That faux fuzzy Facebook feeling
I caught up recently with a friend who used to work with me in television.
She didn’t work *for* me — she was in another department, but we knew one other well enough that we’ve stayed in touch off and on over the years thanks to Facebook and email.
She read one of my posts (which I also send as email) and thought she’d reach out.
Turns out she’s looking for a full time job, open to going in a new direction and wanted my advice. (I told her I haven’t looked for work in a really long time, as in, submitting a resume — but career pivots, yes, I’m familiar with that).
She’s a television production ace. Last year, she worked on the MLB telecast at Wrigley Field and got to experience the Cubs winning it all. Despite a resume filled with the most impressive companies in media, she is having problems even getting in the door. Hmmm.. what gives?
She’s been looking for FT work since August and is starting to doubt whether she can convince *any hiring manager* to ‘take a chance’ on her.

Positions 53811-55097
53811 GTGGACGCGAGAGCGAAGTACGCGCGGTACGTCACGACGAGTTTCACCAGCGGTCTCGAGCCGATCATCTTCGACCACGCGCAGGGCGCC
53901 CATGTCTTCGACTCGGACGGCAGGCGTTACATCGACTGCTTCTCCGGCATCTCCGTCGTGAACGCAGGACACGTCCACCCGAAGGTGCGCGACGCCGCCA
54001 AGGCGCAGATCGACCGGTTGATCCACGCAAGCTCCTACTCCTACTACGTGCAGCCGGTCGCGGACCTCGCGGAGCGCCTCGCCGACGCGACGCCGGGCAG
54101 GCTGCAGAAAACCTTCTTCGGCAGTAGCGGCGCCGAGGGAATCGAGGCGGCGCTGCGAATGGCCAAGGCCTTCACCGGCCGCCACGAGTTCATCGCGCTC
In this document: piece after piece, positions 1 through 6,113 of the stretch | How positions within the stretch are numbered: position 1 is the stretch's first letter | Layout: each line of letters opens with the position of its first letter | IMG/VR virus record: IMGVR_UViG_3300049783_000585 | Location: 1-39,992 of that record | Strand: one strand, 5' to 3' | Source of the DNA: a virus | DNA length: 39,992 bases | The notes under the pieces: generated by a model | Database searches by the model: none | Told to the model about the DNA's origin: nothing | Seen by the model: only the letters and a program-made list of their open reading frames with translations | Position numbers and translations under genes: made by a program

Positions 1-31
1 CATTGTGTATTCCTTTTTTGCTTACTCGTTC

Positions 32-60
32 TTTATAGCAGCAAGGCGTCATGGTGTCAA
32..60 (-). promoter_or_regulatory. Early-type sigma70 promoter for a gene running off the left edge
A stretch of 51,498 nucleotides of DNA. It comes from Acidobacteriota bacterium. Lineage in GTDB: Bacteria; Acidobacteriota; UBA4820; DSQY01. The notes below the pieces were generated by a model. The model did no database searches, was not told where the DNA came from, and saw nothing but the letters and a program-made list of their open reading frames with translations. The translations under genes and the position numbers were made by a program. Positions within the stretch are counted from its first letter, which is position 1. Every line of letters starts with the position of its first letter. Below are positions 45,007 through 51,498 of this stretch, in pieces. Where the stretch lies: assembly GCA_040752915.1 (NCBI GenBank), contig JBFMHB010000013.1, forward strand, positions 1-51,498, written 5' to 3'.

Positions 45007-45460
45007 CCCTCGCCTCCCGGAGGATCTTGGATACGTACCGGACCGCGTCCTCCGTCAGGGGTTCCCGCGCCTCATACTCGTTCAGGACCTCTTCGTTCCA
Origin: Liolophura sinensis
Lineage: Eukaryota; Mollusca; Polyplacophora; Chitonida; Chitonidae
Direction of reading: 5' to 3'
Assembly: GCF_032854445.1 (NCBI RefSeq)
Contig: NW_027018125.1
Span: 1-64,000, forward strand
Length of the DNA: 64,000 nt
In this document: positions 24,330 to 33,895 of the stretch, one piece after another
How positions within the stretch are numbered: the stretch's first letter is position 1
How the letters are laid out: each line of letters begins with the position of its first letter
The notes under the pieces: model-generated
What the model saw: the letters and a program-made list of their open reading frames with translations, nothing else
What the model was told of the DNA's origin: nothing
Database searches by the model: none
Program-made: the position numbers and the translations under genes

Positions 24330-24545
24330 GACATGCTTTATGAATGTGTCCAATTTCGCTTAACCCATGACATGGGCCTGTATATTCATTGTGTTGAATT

Her story had a familiar ring. This pretty much sums up what is going on out there:
1. See a job posted. Apply for job. Learn that there’s already a candidate identified, and that the posting was a formality.
2. Hear of a job. Contact the hiring manager. Never get a response to your email or calls.
3. Actually get a response to your application and a screening call is scheduled with not the hiring manager, but someone in HR. When time comes for the call, you aren’t called. When the call is rescheduled, it may or may not happen on time. After that call, it is determined you aren’t a fit.
And so on and so on.
Here’s the deal. People have dignity. And only until you are laid off or worse, will you *truly* appreciate what it’s like to face the financial horror show of being out of work and having bills.
My friend isn’t married — her parents are long gone.
And oh yeah, her landlord just notified her that her rent is going up by $200/month.
So my message today is if you know someone who is looking, call them or take them to lunch and find out how they are *really doing*
Facebook has transformed relationships — allowing us to stay in constant surface-level touch with others. But it leaves all of us with this faux fuzzy feeling that we’re caught up because we saw photos of their kid’s latest achievement online. Untrue.
There are things you can’t and shouldn’t say on Facebook — and a real conversation with a friend is the only substitute. This was one of those times.
If you use Facebook and/or Twitter in your job, I’d love to hear more about how that’s going.
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No substitute though, for a hug.